Coalter Steps Behind Bench
To Help Everblades

By Andy Kent
Naples Daily News

ESTERO, Fla. – Brandon Coalter doesn’t have a letter on his Florida Everblades jersey identifying him as one of the team captains, but that’s probably because there isn’t one big enough, according to his coaches and teammates, to match the size of his heart.

So on Mar. 10 when associate coach Jason Nobili had to leave Germain Arena abruptly during the first intermission of Florida’s ECHL game against the Columbia Inferno to check on his infant son at the hospital, head coach Gerry Fleming knew who to turn to in what could easily be defined as a time of crisis. Earlier in the first period, veteran forward and alternate captain Ernie Hartlieb went down with a high left ankle sprain and had to be helped off the ice.

“When Gerry came in and told us that Nobs had to go to the hospital I think immediately everybody kind of looked around, and Gerry made a comment that this is just a game,” said Everblades goaltender Phil Osaer, who was not in net that night.

“Then a few minutes later we all heard it and Gerry said, ‘Where’s Coaltsy? Come on the bench with us.’ And we all kind of smiled because Coaltsy’s the type of guy that he would do anything for this team … He’d change a tire on the bus if we needed him to.”

And there was Coalter, 27, dressed in a suit because he was on the seven-day injured reserve at the time, standing next to Fleming behind the Everblades bench with the score tied 1-1. It was a pivotal game for Florida, as all of them down the stretch in the regular season are with a first-round bye at stake, and Coalter just wanted to help out as best he could.

The Everblades wound up blowing out the Inferno, 7-2, in one of their more inspired and complete performances of the season, and Coalter was quick to point out the correlation between their scoring barrage and his new role. So when he was called upon again the next night, with Nobili still unavailable, he embraced the chance.

“Again, not too many players can get an opportunity to stand on that side of the fence for a game or two and just kind of be in the background there,” Coalter said. “You see things a lot different. You see the backs of everyone’s heads and their nameplates on their backs, and the second game Gerry told me to be in control of the defense. It was kind of a little nerve-racking. I played ‘D’ most of my life and when I came in here I was a forward. … Guys definitely helped me out, I give them credit, they played really well.”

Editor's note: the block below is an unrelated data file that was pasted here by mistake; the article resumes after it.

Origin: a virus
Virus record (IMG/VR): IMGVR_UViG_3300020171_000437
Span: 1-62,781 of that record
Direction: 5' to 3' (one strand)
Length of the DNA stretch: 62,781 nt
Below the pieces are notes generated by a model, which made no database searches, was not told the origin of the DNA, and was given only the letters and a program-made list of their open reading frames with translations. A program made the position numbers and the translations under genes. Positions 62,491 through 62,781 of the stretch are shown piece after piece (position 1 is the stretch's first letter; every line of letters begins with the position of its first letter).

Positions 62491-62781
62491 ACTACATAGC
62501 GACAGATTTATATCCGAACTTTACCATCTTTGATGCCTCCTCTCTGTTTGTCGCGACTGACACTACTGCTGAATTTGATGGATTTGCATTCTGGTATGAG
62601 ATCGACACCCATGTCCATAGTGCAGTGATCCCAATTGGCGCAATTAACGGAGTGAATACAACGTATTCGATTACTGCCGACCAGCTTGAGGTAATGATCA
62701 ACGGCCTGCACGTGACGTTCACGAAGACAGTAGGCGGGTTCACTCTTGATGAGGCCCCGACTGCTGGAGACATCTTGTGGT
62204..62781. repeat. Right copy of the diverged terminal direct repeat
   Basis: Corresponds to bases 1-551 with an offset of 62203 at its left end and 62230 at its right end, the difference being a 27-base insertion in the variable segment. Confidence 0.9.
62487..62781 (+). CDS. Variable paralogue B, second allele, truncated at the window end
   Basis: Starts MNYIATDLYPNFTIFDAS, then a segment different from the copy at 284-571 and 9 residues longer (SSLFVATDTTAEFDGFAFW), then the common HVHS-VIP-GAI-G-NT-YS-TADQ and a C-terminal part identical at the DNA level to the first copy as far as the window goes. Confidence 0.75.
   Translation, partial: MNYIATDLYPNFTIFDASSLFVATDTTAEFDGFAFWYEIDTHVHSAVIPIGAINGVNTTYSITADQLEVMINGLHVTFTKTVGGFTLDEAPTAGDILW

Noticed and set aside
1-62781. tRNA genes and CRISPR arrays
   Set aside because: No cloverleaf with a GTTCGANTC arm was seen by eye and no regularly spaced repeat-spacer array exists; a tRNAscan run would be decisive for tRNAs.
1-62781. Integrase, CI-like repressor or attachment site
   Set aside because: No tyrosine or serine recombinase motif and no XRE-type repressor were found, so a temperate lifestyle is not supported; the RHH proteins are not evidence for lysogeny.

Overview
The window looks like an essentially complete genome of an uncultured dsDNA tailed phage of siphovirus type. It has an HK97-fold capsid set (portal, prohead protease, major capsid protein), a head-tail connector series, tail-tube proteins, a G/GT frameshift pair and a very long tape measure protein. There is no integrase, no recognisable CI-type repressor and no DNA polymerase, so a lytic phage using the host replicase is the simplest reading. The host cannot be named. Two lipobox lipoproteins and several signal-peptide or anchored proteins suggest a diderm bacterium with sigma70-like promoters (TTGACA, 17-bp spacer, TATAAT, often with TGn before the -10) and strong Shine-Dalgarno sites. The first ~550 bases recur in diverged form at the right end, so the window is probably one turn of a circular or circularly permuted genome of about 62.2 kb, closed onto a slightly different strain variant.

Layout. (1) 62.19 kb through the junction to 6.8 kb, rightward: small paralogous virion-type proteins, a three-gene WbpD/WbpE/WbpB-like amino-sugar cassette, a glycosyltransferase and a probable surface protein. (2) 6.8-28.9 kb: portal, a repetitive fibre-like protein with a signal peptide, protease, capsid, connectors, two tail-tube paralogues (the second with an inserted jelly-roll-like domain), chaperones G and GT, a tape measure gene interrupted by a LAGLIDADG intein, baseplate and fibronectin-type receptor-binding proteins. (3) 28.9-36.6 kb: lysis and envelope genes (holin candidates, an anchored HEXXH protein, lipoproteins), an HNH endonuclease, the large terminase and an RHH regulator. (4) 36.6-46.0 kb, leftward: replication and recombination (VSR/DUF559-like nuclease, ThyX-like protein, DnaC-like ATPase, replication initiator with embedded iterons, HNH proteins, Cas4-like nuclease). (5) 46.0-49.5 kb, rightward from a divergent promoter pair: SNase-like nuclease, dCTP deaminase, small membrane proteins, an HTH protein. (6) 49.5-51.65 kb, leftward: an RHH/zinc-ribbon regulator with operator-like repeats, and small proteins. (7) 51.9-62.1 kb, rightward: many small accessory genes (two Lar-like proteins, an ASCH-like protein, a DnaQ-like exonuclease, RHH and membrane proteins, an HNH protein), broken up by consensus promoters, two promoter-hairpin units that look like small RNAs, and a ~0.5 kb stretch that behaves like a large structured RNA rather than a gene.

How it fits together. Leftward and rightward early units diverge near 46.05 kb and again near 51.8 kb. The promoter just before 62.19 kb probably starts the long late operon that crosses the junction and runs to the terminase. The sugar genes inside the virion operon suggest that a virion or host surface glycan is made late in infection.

But unlike former teammate Brad Church, who signed on with the United Hockey League’s Missouri River Otters at the beginning of the year as a player/assistant coach but later was released, Coalter is realistic about his coaching aspirations. His eyes are focused on a career in firefighting after he’s done playing, which is why he went through firefighting school with another former teammate, Matt Pagnutti, last summer.

His personality and instincts do lend Coalter to things involving teaching and directing. He has coached kids in everything from hockey to water skiing to wake boarding and volleyball and he enjoys working at that level. Coalter is considering helping ex-Blade Jim Brown coach a Bantam or Midget hockey team next year.

“He did fine in a very limited role,” Fleming said of Coalter’s appearance behind the bench. “It was just good to have him back there just to have an extra set of eyes behind the bench, so while play is going on and you’re looking at the clock or at the other team’s personnel he may see something that you’re not seeing or are not able to focus on. So he did a good job. He’s enthusiastic and brought a lot of energy and tried to keep guys up.”

Osaer was impressed by the reception Coalter got from the fans last Saturday night when he was announced as the interim assistant coach, saying the cheers were louder than the ones given to the starters, and that showed how much he means to Southwest Florida.

But Coalter is realistic about how effective his coaching was over those two games, and while appreciative of the gesture made by Fleming at the time, he isn’t considering a drastic career change — at least not right now. “At this level I mean two games, I wasn’t really coaching. I was filling in for Jay, Jay’s a coach, Gerry’s a coach,” said Coalter, who was activated off the 7-day IR on Friday night and played in Florida’s 2-1 shootout win over Augusta on the road.

“I’m a player that just stood there and kind of kept the boys full of energy on the bench, and that’s the only thing I was trying to do was bring energy, not my knowledge of the game.

“I’m a grinder and a checker and I’m going to definitely tell them to work hard and feed them some positive encouragement when they come to the bench. But they’re old enough to know what to do and how to act. It definitely was a real eye-opener.”